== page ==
Business Plan Guide – Page 3

3. Background Information

This section contains information about you and any partners who will be involved in running the business. You need to use it to provide details of why you are starting this business and what previous experience and qualifications you have.

You need to be honest if there are any skills that are required that you do not have. There is nothing wrong with this unless you ignore it or try to hide it. If there are gaps, you need to clearly identify how you will fill them. This may mean outsourcing certain work, taking on specialist staff or undergoing training.

Start off by explaining why you are setting up this business and what it is about you personally that is going to make it successful. This has to include any work experience you have that is relevant to the business, as well as training or qualifications you have. Provide a CV for yourself and any other people involved in your business as an appendix, so as not to clutter up this section too much. If you are mentioning qualifications for yourself or anyone else you should provide copies of certificates too.

You can also bring in interests outside your work life as these help to give a rounded picture of you and can also be relevant to the qualities you will need in business.

4. The Product/Service

This section is for the nuts and bolts of your business idea. You will either be selling some sort of product, providing some form or service, or both. You need to use this part of the business plan to explain exactly what it is you will be offering.

cheesesCheese On Market by Petr Kratochvil

One mistake people sometimes make in this area is to get too technical or take for granted an understanding of the niche you are operating in. The best starting point is to assume the reader of your plan knows nothing about your area of business and write it in such a way that it is still clear what you are proposing to do. A good test for whether you have managed to do this is to get someone who has no involvement in the business to read through it and see if they understand what you are saying.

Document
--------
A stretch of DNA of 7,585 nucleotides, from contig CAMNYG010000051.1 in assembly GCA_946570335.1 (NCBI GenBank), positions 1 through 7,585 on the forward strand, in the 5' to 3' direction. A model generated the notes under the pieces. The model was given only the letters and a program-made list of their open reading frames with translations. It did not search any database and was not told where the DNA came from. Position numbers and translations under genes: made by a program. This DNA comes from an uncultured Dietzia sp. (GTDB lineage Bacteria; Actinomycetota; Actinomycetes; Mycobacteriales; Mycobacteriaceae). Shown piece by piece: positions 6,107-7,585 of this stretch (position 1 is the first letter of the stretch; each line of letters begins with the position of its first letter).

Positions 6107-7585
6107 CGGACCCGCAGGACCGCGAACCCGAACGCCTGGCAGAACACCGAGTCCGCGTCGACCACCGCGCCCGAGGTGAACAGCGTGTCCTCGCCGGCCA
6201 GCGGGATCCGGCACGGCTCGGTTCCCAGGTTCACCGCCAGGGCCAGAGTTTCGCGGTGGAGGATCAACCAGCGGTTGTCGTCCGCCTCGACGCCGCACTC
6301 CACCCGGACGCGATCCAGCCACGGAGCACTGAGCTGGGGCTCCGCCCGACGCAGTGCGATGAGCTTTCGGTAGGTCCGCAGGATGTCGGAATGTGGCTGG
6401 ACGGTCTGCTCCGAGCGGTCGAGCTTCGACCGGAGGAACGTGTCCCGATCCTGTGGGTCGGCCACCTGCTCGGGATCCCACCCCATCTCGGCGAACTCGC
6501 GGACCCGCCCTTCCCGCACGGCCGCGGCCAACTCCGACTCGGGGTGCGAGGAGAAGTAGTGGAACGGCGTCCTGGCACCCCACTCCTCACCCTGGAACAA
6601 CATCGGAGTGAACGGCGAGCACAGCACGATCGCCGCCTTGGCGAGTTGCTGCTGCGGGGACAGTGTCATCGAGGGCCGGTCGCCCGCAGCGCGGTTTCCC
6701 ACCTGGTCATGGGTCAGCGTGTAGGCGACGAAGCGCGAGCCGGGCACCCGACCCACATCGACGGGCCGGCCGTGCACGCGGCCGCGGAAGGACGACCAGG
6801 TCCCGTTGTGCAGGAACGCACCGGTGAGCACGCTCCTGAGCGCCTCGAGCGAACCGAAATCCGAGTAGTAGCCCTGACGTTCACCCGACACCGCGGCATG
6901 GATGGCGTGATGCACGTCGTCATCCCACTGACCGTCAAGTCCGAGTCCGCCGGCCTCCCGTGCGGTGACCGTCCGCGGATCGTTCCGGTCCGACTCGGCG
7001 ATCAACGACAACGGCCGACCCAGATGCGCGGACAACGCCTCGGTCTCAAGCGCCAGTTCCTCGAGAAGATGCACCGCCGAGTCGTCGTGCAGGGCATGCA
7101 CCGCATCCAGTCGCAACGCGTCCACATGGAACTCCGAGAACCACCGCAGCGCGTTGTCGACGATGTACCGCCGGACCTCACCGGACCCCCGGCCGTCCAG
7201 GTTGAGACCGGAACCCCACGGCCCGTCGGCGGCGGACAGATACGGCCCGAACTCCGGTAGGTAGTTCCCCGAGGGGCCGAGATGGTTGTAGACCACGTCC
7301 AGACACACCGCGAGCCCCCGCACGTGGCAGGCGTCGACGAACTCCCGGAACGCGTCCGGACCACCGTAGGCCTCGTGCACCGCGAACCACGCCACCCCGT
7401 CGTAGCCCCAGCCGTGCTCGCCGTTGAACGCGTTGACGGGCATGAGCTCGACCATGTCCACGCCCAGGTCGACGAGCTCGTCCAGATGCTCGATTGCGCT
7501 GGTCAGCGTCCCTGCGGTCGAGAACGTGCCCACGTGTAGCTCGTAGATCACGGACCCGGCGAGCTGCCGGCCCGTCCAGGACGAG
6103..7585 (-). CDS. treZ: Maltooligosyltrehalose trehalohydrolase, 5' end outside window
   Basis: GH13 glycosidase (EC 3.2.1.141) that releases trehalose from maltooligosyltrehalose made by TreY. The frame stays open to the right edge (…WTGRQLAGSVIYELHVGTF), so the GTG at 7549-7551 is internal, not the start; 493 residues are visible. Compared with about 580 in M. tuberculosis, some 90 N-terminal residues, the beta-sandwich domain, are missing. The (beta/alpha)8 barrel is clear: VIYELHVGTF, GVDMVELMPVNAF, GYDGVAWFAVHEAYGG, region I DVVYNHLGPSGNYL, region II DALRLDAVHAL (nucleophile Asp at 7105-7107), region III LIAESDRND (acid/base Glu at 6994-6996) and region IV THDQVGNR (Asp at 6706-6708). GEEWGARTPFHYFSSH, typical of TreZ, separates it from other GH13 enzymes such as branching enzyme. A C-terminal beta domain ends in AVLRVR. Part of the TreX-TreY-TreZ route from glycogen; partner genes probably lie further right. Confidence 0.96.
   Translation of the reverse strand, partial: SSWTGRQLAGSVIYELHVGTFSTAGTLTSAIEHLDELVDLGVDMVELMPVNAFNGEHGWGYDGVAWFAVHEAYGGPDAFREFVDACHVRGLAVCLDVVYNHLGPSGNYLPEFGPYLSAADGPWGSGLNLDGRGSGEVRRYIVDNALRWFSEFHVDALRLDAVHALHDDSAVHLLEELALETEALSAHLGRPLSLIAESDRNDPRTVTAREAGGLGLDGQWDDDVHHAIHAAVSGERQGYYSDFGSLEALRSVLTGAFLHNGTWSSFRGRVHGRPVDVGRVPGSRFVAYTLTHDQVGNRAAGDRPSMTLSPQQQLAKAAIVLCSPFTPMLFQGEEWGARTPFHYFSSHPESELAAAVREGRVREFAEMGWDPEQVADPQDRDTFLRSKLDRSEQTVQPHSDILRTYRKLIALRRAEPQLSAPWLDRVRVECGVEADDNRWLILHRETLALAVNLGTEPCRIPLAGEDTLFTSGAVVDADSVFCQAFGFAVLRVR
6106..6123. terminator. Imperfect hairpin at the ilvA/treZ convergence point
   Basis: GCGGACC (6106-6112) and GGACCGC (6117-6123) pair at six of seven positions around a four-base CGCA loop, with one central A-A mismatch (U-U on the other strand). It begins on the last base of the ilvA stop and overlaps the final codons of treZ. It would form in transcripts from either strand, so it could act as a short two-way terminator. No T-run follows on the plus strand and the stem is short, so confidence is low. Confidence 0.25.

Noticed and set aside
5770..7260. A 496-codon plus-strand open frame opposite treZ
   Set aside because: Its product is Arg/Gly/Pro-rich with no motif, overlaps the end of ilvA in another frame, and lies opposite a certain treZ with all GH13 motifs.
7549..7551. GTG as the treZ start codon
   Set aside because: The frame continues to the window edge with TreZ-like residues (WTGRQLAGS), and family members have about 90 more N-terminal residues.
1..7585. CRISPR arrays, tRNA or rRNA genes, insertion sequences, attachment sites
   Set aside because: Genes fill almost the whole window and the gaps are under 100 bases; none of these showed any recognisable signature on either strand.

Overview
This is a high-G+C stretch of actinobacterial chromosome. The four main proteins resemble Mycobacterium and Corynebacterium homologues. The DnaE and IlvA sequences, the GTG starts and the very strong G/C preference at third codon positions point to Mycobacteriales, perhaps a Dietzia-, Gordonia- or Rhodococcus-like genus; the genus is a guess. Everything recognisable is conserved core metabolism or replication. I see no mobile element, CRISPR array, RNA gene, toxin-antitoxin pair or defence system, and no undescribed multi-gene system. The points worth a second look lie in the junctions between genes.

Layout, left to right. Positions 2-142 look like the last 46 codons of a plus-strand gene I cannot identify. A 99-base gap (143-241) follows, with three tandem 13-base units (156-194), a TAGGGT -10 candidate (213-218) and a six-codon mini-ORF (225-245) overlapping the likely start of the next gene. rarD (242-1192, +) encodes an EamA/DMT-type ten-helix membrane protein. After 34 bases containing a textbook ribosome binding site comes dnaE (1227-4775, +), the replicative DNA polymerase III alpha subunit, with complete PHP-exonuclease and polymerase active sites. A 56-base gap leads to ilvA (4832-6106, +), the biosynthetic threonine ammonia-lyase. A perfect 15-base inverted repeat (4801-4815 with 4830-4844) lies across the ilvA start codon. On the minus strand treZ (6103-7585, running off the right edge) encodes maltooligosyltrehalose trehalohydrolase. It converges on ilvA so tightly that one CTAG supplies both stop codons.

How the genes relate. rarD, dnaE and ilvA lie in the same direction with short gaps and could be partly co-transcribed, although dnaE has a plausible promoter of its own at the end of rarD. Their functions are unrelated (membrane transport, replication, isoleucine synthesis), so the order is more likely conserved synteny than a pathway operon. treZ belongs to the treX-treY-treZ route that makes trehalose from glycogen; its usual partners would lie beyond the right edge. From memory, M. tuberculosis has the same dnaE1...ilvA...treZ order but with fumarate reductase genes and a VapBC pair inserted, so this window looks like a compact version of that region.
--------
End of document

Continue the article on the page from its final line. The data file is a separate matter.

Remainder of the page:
Feel free to include images too if that helps to clarify or illustrate what it is you will be offering. Remember to explain the full range of what you will be doing. If you plan to add products or expand your services at a later date, explain that too, including what you will be adding later and why you are not providing that from day one.

Make sure that if you are talking about new products, inventions or improvements to products, that you include any information about any patent ownership. If you approach an investor for funding to develop a new product the first thing they will want to know is whether you own the patent, so make sure you answer these questions in this section if relevant.

Your Unique Selling Point

You should identify what it is that makes your proposition unique. This is very important in explaining why people will choose to buy your product or service rather than someone else’s. This has to be specific reasons, rather than vague descriptions of being ‘better’ or ‘excellent’. You need to be clear about what specifically you are going to do different to your competitors and why people will stop using them and come to you.

< Back     Next >